"Global warming is changing the Himalayas faster than any other region of the world, outside the polar caps," says documentary photographer Neeta Satam.
She has made three working treks to the isolated village of Kumik, in the Zanskar valley of Kashmir, where village life, family relations and culture is endangered as climatic shifts remove water from a people who've lived in balance in this region for thousands of years.
"Where should we go?" is one of many stories Satam relates through her perceptions as an environmental scientist, and now through her mastery with a camera lens.
Satam's compassion, insight and courage illuminate her work, as she strives to make the world aware of impacts of Climate Change on human beings in places being hardest hit.
THANKS to Prof. William Allen, University of Missouri, for making the connection to Earthworms for this interview.
Music: Dirty Slide, performed live at KDHX by Brian Curran
Thanks to Anna Holland, Earthworms engineer
Related Earthworms Conversations: Plants, Indigenous People and Climate Change - Dr. Jan Salick, ethnobotanist at the Missouri Botanical Garden (December 2015)
Humans are pumping CO2 (and other heat-trapping gases) into Earth's atmosphere, causing whopping changes to our climate, aka global warming.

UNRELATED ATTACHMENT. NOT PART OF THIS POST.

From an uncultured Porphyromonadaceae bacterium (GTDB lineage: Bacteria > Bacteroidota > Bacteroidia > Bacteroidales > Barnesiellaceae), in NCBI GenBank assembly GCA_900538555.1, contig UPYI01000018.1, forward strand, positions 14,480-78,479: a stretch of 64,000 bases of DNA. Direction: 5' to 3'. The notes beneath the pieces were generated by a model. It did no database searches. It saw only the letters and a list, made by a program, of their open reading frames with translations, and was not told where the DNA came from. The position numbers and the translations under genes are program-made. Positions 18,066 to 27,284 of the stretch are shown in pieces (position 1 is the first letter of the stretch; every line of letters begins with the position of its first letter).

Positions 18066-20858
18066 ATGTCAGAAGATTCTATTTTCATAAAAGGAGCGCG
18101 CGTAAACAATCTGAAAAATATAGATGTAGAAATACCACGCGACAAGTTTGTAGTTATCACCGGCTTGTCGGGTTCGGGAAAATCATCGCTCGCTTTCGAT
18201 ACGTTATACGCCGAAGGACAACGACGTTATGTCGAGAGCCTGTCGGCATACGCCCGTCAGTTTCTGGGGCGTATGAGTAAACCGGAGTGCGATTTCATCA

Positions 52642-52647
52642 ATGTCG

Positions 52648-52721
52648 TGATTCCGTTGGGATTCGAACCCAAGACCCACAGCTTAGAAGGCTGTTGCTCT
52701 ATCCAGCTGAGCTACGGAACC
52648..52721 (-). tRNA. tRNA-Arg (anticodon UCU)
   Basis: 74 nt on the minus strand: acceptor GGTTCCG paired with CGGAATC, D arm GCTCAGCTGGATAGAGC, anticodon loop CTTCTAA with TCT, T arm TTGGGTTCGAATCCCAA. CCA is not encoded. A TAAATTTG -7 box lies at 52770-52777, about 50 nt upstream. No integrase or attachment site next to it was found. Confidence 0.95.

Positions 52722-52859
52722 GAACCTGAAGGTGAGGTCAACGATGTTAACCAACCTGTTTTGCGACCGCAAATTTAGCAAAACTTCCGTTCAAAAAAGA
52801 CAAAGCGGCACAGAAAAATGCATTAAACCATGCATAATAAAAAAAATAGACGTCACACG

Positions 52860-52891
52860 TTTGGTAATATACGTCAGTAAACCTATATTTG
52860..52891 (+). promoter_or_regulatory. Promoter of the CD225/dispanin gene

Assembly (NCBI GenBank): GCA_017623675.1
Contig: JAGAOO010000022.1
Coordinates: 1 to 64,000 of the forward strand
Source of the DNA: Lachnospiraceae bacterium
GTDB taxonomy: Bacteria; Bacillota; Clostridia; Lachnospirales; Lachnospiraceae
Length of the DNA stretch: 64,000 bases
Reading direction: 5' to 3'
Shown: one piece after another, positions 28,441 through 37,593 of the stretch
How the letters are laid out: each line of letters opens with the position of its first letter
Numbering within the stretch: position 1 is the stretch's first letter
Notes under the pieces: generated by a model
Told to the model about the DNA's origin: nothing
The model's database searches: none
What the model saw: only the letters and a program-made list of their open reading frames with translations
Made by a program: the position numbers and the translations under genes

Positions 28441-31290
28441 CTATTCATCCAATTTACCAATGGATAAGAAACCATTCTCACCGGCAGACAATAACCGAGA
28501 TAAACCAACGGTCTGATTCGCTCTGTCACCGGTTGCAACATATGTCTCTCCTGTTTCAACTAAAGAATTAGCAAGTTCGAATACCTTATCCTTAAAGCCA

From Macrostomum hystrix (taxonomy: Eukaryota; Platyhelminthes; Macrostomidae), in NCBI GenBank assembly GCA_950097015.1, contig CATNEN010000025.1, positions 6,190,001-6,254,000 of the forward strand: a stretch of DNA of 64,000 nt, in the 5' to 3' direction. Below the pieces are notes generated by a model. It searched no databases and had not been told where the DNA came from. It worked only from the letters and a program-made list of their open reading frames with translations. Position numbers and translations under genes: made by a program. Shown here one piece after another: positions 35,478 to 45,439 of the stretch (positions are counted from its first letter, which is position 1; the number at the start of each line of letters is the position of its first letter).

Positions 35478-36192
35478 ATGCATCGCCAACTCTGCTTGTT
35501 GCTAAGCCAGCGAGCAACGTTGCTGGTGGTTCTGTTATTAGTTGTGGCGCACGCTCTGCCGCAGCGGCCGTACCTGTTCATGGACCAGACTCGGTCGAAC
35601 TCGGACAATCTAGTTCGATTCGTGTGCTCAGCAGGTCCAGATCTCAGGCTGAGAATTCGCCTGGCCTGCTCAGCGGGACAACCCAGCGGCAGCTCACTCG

Project DRAWDOWN says (and documents with data) that actions currently in use can, if combined and ramped up, literally draw down over-concentrations of these gases into Earth systems (like soil, trees, oceans) designed to contain them. And reverse global warming.
Chad Frischmann, VP and Research Director for Project DRAWDOWN, worked with multi-disciplinary professionals who have researched the potentials of measures ranging from increasing renewable energy generation to people eating plant-based diets to educating girls - and more. Erika Boeing, now based in St. Louis, is one of the DRAWDOWN Research Fellows and her company, Accelerate Wind, is developing technology to boost wind energy production.
The entire project is summarized in a 2017 book that immediately hit the New York Times Bestseller list.
A St. Louis talk on March 13 will spotlight four Missouri enterprises implementing measures defined by DRAWDOWN, including Ms. Boeing's work, and will describe the audience to Project DRAWDOWN.
With plenty of work needed, this project is seeding optimism in what world leaders and scientists call the moral issue of our time.
Music: Cadillac Desert, performed live at KDHX by William Tyler
THANKS to Anna Holland, engineering for Earthworms
Related Earthworms Conversations: Dr. Peter Raven, St. Louis advisor to Papal Encyclical on Climate Change (June 2015)